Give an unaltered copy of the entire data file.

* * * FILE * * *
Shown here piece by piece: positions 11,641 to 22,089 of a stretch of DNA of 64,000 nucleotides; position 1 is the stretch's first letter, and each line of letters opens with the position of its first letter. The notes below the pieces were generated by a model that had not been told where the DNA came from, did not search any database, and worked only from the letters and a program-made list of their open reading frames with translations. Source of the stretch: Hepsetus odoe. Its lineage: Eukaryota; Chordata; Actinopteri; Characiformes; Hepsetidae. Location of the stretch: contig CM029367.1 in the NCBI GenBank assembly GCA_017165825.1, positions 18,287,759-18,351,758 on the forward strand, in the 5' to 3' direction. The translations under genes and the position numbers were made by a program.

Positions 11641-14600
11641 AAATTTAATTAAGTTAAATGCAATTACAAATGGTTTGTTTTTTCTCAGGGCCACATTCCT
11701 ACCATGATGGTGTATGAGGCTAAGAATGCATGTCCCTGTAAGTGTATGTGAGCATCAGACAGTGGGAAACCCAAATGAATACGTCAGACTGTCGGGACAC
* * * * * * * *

Shown here piece by piece: positions 11,641 to 22,089 of a stretch of DNA of 64,000 nucleotides; position 1 is the stretch's first letter, and each line of letters opens with the position of its first letter. The notes below the pieces were generated by a model that had not been told where the DNA came from, did not search any database, and worked only from the letters and a program-made list of their open reading frames with translations. Source of the stretch: Hepsetus odoe. Its lineage: Eukaryota; Chordata; Actinopteri; Characiformes; Hepsetidae. Location of the stretch: contig CM029367.1 in the NCBI GenBank assembly GCA_017165825.1, positions 18,287,759-18,351,758 on the forward strand, in the 5' to 3' direction. The translations under genes and the position numbers were made by a program.

Positions 11641-14600
11641 AAATTTAATTAAGTTAAATGCAATTACAAATGGTTTGTTTTTTCTCAGGGCCACATTCCT
11701 ACCATGATGGTGTATGAGGCTAAGAATGCATGTCCCTGTAAGTGTATGTGAGCATCAGACAGTGGGAAACCCAAATGAATACGTCAGACTGTCGGGACAC